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klávesyRockové klávesy - Používání modulačního a ohýbacího kolečka

29.3.2018 | Autoři: Brian Charette, Petr Štika | sekce: pro muzikanty - workshopy
Welcome, readers, to another installment of Rock Keyboards. This month I wanted to talk a little about using pitch and modulation wheels and to add expression to your keyboard playing. The look and function of these controls can differ slightly depending on what model of keyboard you have. The controls are usually located on the left side of the keyboard and can be seen as two separate wheels or, on some models, a joystick that controls both pitch and modulation functions. For our discussion, I'll explain using the two wheel system for simplicity.

Rockové klávesy - Používání modulačního a ohýbacího kolečka

Pitch wheel
The pitch wheel manipulates the pitch of the sound being played. The wheel or joystick usually rests in the middle position and raises or lowers the pitch an amount that can be specified in the program parameters depending on which direction the wheel is moved. On most keyboards, the wheel snaps back to the center position when released. This enables the player to achieve quick whammy bar like effects.

Baroque effects on a synth
In Exercise 1, our wheel range is set to one whole step so we get a (sort of) mordent when we push the wheel up and release back to center, and an inverted mordent when we push the wheel down and release to center. After we strike the first note, F, we immediately push the pitch bend wheel all the way up then let it go while still holding the note. At the end of bar 2, we do the same thing in the opposite direction. This time we strike the note and quickly push the wheel down all the way and let it come back to center while still holding the note. We can adjust this effect by increasing the distance the pitch goes up or down. Most keyboards allow you to go up and down a full two octaves. Listen to the audio examples to get the idea.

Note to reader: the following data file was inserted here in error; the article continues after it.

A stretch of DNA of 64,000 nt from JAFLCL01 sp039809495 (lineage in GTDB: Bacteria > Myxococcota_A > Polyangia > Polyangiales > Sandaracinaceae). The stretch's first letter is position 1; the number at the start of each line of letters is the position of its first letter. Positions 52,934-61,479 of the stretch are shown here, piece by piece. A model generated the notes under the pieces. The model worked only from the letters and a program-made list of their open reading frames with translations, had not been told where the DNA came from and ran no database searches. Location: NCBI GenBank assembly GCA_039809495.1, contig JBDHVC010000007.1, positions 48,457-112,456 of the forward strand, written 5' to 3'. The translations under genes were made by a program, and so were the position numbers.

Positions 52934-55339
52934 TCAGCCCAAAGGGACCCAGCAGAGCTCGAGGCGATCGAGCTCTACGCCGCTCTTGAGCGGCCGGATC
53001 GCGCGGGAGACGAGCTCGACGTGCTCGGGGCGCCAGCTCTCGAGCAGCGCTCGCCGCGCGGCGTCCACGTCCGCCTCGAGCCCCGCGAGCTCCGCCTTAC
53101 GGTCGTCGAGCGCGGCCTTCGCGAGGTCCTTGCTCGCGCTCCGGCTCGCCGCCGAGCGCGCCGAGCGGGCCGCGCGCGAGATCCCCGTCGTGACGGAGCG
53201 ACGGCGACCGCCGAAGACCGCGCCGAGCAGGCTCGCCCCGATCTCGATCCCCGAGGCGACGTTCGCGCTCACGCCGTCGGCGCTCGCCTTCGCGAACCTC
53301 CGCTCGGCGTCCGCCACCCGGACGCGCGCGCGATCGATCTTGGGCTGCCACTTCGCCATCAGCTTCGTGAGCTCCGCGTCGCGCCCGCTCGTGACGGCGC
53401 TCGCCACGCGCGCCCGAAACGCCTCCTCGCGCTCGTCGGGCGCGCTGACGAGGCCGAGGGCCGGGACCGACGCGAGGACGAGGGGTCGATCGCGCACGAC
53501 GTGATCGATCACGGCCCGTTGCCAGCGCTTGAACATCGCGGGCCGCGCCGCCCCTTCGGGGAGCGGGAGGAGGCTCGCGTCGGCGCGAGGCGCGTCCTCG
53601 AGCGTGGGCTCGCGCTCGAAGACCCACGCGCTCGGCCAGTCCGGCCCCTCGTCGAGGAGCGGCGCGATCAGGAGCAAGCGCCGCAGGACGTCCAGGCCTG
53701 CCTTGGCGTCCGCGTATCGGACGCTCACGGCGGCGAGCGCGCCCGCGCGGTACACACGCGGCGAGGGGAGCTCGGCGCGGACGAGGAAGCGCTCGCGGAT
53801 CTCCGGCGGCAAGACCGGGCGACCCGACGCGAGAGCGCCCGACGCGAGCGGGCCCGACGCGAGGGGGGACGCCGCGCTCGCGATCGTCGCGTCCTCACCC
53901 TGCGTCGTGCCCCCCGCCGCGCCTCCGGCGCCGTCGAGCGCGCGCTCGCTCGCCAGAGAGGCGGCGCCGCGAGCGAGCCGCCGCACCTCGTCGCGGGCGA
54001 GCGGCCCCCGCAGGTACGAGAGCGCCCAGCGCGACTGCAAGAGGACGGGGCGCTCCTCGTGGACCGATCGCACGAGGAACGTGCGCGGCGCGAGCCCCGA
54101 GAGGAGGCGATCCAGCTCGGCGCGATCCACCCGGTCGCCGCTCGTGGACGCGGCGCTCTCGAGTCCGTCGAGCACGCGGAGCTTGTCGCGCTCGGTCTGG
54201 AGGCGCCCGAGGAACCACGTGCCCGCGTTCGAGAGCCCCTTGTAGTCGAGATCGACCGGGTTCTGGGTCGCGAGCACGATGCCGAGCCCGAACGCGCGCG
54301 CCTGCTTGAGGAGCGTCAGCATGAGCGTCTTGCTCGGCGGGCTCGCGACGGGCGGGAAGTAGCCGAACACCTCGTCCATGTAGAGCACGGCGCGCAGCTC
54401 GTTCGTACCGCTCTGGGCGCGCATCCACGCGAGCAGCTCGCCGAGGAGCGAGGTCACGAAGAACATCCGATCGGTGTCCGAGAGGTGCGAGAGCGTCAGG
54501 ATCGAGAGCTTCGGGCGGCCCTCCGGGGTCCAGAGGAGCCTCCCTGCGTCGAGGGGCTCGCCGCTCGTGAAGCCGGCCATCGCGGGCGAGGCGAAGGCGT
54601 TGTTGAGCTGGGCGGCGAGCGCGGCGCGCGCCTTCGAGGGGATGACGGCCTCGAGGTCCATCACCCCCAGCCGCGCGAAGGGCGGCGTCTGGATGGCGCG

Comin' around the bend
In Exercice 2 we simulate a guitar technique by using the pitch wheel to push up a lower note by a step to create an interesting slur. When you play the second note, C, push the pitch bend all the way up to meet the pitch of the first note. Release the note so we don’t hear the note return to the original pitch as the wheel comes back down then strike the next note, D, normally. The bent notes are notated with an arrow and the bend depth is set to one step as in the first exercise. For wild effects try increasing the bend depth.

Rockové klávesy - Používání modulačního a ohýbacího kolečka

Modulation wheel
The other wheel on most keyboards is the modulation wheel. This wheel can also be assigned a variety of different functions in the program parameters, usually more than the pitch wheel. In Exercise 3 we use it to add LFO to our mono lead sound. The modulation wheel usually does not snap back in the way the pitch wheel does, so you will have to manually bring the wheel back to center. As the wheel is pushed up the LFO begins to sound. In bar 2 and 4 as we rest on the F note, the modulation wheel is pushed up to add LFO. Bring the wheel back to center at the end of the bar. Check out the audio example to hear the modulation wheel in action.

Here are a couple interesting YouTube links, I saw while writing the article.
Playing Carnatic music with the pitch bend:
New Age keyboardist, Yanni using the pitch wheels:

Psáno pro: časopis Muzikus 2018/03

Online verze stránky: http://www.muzikus.cz/pro-muzikanty-workshopy/Rockove-klavesy-Pouzivani-modulacniho-a-ohybaciho-kolecka~29~brezen~2018/


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